Jerry's approach using the bit(n) is a bit more intuitive reading the code visually, but yours doesn't use macros. Gah I can only pick one answer... both of you offered good suggestions. Any insight into why there's never been a proposal to standardize "0b" or some similar form of assignment? –  Jason R. Mick Sep 30 '10 at 20:30

Just as a note, Boost (as usual) provides an implementation of this idea.

share|improve this answer
    
While that is indeed tempting, Boost isn't official c++ and I feel like dragging it into my code project would introduce possible dependency/platform restrictions that I don't want to deal with as a time-limited programmer who is self-educated with c++. Further, my coworkers are even more novice to the world of programming than I am (I was a CE, so at least had classes in Java and prog. fundamentals w/ visual basic) so I have little confidence they would be able to maintain my boost-driven code.... –  Jason R. Mick Sep 30 '10 at 20:22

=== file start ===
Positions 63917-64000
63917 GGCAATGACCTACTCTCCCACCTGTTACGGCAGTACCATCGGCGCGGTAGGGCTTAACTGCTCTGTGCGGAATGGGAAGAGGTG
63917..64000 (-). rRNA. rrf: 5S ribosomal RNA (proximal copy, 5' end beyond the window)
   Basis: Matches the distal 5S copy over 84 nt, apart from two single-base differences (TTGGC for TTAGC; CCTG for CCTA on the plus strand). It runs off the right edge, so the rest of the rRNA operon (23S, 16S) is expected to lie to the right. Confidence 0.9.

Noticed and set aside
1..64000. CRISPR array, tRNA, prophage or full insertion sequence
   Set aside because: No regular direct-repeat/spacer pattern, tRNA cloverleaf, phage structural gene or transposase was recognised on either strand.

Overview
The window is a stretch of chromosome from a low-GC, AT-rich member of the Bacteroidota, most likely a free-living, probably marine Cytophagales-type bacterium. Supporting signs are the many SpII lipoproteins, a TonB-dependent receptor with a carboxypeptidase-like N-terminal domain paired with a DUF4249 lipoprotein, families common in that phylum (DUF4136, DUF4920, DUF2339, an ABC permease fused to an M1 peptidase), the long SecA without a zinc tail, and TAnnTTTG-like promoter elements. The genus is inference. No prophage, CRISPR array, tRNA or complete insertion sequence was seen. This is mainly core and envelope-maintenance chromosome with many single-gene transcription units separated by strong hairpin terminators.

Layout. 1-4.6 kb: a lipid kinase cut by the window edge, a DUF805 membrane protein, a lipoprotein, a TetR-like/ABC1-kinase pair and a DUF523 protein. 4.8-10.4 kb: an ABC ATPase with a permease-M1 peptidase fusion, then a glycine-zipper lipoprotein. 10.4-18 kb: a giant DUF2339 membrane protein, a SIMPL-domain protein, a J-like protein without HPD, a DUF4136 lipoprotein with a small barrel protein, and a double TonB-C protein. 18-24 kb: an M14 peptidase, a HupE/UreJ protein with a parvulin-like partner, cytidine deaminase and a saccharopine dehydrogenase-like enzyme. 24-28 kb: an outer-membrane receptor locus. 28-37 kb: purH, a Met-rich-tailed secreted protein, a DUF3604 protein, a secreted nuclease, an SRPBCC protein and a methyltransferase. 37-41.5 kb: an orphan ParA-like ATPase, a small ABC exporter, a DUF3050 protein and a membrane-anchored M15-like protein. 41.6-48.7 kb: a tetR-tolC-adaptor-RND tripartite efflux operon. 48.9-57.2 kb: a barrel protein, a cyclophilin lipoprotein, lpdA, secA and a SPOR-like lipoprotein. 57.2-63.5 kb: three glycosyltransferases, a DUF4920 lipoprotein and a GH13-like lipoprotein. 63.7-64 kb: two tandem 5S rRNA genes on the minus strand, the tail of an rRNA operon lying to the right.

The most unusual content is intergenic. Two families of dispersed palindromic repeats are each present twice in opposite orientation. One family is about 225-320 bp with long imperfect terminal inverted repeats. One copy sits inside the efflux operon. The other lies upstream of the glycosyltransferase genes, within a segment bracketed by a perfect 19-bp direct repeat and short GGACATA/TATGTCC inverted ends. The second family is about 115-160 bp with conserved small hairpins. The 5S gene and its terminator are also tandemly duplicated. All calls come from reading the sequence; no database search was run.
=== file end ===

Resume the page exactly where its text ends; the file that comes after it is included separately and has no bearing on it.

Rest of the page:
3  
Don't be afraid of libraries. Especially Boost, which is very cross-platform. –  Steve M Sep 30 '10 at 20:31

Why not use a bitfield struct?

struct preferences {
        unsigned int likes_ice_cream : 1;
        unsigned int plays_golf : 1;
        unsigned int watches_tv : 1;
        unsigned int reads_stackoverflow : 1;
    }; 

struct preferences fred;

fred.likes_ice_cream = 1;
fred.plays_golf = 0;
fred.watches_tv = 0;
fred.reads_stackoverflow = 1;

if (fred.likes_ice_cream == 1)
    /* ... */
share|improve this answer
    
I'm reading in an integer value from a file and am going to be checking it against the flags, using &. I imagine your solution could be adapted to that, but it seems less intuitive. –  Jason R. Mick Sep 30 '10 at 20:19